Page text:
When Is It OK To Break The Rules?

I propose a new way of thinking about rules. Not as something that distinguishes between what one is allowed and not allowed to do, but rather as a penalty that certain actions carry. Not moral law sent down from on high, but costs for implementing certain strategies.

Imagine the virtual city of Neebar, ruled by a horde of half-ox, half-man with a penchant for all things camel. Neebar is notable because it has a strange penal code: running water is illegal.

But it’s not that illegal. The punishment for using running water is a yearly fine of 200 Neeblorinos, roughly equivalent to American dollars, so lots of people decide to have running water anyways and pay the fine.

These citizens of Neebar have decided to implement running water despite the penalty for doing so.

Or consider sports, penalty kicks in soccer and free throws in basketball. These penalties exist not to say that some things are off limits, but rather the penalties are part of the mechanics of the game itself. The rules constrain action only insofar as the penalties constrain what one is willing to do. They act as a disincentive.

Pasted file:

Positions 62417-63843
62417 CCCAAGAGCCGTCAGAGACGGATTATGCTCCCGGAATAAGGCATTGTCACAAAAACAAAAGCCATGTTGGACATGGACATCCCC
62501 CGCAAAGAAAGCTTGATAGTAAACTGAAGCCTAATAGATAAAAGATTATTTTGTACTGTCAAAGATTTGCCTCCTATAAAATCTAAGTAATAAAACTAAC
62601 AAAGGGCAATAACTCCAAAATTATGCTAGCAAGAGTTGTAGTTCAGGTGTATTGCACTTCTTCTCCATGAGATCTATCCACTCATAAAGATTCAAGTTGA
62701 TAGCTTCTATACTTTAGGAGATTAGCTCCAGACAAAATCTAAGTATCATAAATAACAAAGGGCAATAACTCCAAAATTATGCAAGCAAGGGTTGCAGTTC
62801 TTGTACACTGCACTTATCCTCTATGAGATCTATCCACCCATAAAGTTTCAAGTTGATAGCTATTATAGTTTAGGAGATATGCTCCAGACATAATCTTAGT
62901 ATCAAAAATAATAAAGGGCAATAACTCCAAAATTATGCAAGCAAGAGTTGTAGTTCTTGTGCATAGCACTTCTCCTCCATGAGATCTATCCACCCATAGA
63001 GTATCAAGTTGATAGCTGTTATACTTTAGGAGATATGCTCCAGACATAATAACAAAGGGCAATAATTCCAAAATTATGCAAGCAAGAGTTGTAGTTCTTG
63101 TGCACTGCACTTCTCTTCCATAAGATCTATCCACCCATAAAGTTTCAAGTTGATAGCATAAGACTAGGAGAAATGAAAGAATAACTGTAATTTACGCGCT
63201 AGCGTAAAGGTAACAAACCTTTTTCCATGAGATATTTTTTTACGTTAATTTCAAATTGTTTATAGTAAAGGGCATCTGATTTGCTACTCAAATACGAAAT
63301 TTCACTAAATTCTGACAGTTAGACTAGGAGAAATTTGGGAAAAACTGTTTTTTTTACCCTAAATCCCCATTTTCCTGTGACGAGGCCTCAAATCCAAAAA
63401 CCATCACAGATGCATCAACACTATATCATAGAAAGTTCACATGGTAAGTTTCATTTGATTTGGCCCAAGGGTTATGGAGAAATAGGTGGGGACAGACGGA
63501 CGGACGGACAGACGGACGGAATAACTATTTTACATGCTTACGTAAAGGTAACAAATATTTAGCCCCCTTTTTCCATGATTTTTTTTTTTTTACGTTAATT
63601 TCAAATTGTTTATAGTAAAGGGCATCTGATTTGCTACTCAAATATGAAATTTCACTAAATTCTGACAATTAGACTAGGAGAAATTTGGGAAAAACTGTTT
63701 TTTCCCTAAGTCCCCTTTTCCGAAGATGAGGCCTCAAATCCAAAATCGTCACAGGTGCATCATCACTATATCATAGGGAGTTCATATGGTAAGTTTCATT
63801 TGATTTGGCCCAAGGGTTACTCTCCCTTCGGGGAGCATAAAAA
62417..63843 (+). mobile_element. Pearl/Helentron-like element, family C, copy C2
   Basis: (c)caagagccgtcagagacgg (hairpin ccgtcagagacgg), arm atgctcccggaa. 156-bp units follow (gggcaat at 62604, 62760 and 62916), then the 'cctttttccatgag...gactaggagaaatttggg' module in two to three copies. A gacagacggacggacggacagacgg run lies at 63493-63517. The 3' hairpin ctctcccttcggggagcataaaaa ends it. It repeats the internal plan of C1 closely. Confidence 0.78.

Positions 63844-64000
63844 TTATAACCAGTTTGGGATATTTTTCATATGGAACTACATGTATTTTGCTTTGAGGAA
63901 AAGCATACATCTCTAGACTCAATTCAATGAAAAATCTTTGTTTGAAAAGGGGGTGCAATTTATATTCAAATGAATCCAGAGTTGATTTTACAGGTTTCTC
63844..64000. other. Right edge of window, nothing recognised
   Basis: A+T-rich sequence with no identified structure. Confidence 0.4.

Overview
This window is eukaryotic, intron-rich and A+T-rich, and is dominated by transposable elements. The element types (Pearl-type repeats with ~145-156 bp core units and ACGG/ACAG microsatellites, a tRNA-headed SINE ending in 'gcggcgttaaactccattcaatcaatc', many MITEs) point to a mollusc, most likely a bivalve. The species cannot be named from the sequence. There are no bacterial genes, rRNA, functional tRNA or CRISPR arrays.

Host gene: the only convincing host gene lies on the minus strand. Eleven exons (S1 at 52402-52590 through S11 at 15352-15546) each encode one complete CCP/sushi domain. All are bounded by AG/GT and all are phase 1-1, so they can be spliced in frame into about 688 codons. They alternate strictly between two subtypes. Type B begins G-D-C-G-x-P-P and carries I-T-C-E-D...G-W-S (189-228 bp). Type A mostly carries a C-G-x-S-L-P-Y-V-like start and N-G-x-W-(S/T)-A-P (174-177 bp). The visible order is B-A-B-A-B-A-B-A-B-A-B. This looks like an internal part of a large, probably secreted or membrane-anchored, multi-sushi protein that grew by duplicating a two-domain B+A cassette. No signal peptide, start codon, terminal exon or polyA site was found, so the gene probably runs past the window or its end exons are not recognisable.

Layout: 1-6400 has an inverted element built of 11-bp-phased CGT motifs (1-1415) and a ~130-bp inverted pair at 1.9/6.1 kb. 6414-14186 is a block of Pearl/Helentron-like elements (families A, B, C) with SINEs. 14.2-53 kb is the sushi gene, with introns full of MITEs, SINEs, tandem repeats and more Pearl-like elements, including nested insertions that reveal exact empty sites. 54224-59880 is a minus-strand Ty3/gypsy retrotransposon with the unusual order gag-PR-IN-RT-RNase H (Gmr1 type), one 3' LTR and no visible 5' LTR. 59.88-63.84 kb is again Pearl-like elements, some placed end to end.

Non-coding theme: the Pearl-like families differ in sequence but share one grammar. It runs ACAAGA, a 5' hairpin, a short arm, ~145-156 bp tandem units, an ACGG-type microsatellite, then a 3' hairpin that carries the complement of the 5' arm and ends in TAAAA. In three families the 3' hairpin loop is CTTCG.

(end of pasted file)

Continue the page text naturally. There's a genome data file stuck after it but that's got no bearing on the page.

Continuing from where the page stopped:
Consider a rational agent playing basketball. He realizes that he can win the game, but he will have to make an illegal move to do so. If he weighs the costs (a penalty) and the benefits (winning) and finds that the benefits outweigh the costs, he will implement that action.

More generally, the consequences of breaking a rule are costs that come along with an action, not constraints on action. The actual constraints on action are the expected outcomes of that action. If you expect that travelling in basketball will result in a net loss, you shouldn’t do it, but if it’s a net gain, you ought to do it — even though you have to pay the penalty. Just think of the citizens of Neebar.

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